Fearsome Irish Warriors

Yet Irish mythology paints a fearsome picture of the Celtic warrior. We learn this about one pagan Ulster hero:

“I swear by that by which my people swear, since I took spear in my hand I have never been without slaying a Connachtman every day and plundering by fire every night, and I have never slept without a Connachtman’s head beneath my knee.”

Such a fighter would indeed be a respected and worthy adversary. Part of his success was due to his weaponry.

The Romans, who always thought quite highly of themselves, were fond of disparaging their enemies. They regarded the Celtic weapons as inferior. Yet, as we will soon learn, it was the Romans who borrowed much of their armament from the Celts, not the other way around.


A Celtic Helmet With Owner

Superior Iron Helmets

The Celts were expert iron workers, and they created iron helmets that were far superior to their softer bronze predecessors. Even in the fourth century BC, we find Celtic iron helmets in graves that are exquisitely inlaid or covered with gold, colored glass, and coral. Some had high crests, neck guards, and cheek protection. It was the Etruscans, the precursors of the Romans, who borrowed the neck and cheek guards from the helmets of the Celts on the continent.

Taller, Better Shields

Not only were the Celtic helmets innovative, so were their shields. They were larger, with a central handle, and covered most of the body. Archaeologists have found Celtic shields up to 4 ½ feet long. These, too, the Celts decorated with extensive designs. Indeed, the Latin word for shield, scutum, derives from the Gaelic word sciath. Their shields served not only for defense, but also as a weapon.

The Celts Invented Chain Mail

Roman drawings from 300 BC show Celts in battle. From these we learn that Celts also developed the first chain mail. Shirts of interlocking iron rings have been also unearthed from Celtic sites. Since such a shirt was labor-intensive, only the highest, wealthiest nobles or kings probably wore them.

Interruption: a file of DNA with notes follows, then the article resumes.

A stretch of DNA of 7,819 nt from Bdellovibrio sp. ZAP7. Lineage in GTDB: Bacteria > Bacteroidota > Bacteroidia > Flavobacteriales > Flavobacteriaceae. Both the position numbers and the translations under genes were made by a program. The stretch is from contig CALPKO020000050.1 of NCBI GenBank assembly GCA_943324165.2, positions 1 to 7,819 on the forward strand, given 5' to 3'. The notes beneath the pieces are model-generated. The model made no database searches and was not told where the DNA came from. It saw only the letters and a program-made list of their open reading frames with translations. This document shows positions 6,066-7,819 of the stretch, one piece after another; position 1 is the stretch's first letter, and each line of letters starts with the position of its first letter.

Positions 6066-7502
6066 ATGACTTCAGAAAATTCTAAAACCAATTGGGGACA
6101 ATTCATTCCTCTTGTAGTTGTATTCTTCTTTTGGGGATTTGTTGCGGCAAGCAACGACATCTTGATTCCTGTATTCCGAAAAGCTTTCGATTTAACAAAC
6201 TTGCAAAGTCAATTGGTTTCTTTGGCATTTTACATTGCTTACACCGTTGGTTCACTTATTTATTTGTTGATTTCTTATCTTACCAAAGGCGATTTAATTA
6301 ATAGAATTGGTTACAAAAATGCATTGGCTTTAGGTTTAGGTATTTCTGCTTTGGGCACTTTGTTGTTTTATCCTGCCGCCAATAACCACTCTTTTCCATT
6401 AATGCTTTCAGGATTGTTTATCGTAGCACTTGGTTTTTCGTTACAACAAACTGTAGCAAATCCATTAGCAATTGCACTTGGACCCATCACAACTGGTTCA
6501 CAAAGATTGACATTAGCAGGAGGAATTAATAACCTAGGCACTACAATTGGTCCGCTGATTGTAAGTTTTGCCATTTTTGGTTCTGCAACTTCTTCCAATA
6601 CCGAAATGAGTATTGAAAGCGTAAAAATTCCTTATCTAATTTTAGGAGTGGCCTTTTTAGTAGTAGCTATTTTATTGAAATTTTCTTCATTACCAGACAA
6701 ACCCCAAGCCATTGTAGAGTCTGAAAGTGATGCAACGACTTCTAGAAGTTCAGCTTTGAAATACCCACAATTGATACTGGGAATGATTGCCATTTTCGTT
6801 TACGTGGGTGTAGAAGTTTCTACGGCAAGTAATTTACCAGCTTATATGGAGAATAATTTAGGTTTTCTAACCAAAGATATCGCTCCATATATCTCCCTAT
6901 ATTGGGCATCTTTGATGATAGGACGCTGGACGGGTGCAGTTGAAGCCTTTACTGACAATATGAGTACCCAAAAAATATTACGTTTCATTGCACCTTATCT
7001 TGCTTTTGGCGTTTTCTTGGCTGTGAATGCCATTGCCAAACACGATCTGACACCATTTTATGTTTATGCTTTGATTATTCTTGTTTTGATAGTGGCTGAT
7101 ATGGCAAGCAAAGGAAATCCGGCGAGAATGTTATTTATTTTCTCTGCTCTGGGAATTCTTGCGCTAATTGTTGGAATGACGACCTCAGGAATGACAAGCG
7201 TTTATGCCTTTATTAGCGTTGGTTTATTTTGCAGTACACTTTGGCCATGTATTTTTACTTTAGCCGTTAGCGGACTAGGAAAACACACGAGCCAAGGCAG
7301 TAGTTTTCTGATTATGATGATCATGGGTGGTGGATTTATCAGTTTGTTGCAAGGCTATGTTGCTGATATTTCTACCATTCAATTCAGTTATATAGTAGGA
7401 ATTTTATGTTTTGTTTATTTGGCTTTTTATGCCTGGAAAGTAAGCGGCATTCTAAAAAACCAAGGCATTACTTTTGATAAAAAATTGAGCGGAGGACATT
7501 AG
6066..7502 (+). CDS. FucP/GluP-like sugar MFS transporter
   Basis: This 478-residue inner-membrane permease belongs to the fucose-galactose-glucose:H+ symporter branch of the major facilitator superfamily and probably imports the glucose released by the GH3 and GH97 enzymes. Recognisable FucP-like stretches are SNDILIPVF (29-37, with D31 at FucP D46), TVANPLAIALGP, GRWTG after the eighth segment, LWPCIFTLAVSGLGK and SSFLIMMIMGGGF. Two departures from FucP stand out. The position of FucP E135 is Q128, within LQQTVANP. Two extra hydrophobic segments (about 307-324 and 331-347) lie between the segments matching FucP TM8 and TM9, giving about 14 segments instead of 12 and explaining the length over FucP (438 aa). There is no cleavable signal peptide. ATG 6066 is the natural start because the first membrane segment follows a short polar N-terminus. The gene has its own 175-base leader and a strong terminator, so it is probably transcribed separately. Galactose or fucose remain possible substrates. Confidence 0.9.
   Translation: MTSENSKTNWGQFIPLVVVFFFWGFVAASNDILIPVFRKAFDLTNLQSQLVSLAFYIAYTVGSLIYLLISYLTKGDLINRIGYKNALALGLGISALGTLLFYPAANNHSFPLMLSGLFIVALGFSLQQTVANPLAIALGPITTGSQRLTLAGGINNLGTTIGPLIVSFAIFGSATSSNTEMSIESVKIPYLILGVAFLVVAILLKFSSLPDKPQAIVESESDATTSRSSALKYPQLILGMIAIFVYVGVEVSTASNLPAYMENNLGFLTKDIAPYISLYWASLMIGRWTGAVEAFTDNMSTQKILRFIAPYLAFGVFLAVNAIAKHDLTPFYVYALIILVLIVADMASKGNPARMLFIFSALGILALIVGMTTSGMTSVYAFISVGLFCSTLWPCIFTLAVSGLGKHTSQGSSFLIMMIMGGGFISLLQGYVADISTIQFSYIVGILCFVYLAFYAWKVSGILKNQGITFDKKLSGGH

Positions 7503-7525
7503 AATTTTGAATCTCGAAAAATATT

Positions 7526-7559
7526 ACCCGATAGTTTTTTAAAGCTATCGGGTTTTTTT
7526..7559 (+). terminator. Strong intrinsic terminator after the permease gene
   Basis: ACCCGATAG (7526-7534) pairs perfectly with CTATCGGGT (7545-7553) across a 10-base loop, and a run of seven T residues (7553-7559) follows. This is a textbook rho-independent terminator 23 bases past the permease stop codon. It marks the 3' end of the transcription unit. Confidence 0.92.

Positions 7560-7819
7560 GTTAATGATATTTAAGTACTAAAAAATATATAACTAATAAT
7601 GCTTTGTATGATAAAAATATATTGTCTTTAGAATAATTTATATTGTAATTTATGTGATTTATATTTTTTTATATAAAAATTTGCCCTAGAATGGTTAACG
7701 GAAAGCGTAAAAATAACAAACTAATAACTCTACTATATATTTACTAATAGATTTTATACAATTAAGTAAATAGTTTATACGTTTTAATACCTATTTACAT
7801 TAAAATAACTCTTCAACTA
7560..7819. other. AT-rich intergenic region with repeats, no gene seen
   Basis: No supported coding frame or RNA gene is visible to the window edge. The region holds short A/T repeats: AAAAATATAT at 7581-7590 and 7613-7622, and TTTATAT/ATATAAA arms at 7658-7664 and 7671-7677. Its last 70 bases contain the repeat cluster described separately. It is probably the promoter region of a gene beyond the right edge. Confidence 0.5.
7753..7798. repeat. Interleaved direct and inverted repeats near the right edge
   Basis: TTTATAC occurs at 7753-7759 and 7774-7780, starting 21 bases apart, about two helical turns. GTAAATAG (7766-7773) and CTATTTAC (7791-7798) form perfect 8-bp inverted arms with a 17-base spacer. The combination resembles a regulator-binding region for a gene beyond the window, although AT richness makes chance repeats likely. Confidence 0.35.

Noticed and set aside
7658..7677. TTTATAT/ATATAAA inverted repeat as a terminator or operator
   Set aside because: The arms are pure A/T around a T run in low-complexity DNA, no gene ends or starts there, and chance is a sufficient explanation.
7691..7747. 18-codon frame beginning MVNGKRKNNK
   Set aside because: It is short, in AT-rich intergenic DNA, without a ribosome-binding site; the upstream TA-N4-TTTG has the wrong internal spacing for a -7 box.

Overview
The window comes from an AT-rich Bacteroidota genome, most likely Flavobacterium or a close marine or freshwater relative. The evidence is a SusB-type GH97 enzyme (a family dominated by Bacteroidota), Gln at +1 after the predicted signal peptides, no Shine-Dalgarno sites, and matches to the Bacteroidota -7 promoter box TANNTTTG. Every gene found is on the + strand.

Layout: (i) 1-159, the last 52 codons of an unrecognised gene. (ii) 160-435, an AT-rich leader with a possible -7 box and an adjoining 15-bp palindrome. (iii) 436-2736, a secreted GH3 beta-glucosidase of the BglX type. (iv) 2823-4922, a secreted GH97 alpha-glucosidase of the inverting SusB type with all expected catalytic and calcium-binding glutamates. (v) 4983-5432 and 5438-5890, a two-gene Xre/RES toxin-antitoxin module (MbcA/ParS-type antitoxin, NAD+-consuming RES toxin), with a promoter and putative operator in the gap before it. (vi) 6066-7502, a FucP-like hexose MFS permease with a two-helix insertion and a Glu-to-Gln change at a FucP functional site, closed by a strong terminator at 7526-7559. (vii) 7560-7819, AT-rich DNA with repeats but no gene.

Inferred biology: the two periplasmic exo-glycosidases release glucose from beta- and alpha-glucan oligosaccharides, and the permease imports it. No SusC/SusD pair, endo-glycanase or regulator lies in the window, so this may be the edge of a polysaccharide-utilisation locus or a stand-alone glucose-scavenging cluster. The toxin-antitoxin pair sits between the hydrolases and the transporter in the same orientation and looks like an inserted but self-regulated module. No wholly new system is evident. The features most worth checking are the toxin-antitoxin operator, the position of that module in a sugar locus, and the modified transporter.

Chain mail shirts are heavy, weighing up to 33 pounds. I can personally vouch for this, as when my wife and I visited France last summer, I tried one on. I now have new respect for ancient fighters who could carry around all that weight and fight effectively. Their soldiers must have been in far better shape than your author from Minnesota!


Celtic Sword Collection

Fearsome Swords

The Celtic warriors on the continent soon taught the Romans to also fear their shorter swords. In response, the Romans developed new helmets and better shields. The Celts used their swords more to cut rather than thrust. The Roman short sword derived from the Celtic version.

Celtic Javelins and Spears

As if this list of borrowed Celtic weaponry was not enough, the Romans also took words for different kinds of javelins and spears from the Celts—lancea, for the lance, a light spear; mataris, for a kind of pike; and tragula, for a light javelin. One asks: Why did the Romans borrow these words if  their weapons were so superior? Whose weapons came first?

Archers Protected the Calvary

The Celts used archers and slings defensively, not for an attack. If their cavalry needed to fall back, archers and men with slings gave cover to their retreating horsemen. And in their cavalry and chariots, the Celts taught the Romans much.

Next time, we’ll continue looking at Celtic warfare, with Part III, war chariots and cavalry.

Sources for this post were The Celts, by Peter Beresford Ellis, and The Course of Irish History, by T.W. Moody and F.X. Martin.

Mark is the author of The Bonfires of Beltane, a novel of Christian historical fiction set in ancient, Celtic Ireland at the time of St. Patrick. To learn more about his book, follow the link above.

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Celtic Warfare, Part I—Honor

Celtic Warfare, Part I—Honor

In this post, Christian author Mark Fisher begins an examination of how the Celts conducted warfare, with the story of why a certain Celtic tribe conquered Rome in 390 BC.

Note that for this post we will range farther than our usual focus on Ireland alone, and include the Celts of the continent.

Unreasoning Brutes? Or Maligned Adversaries?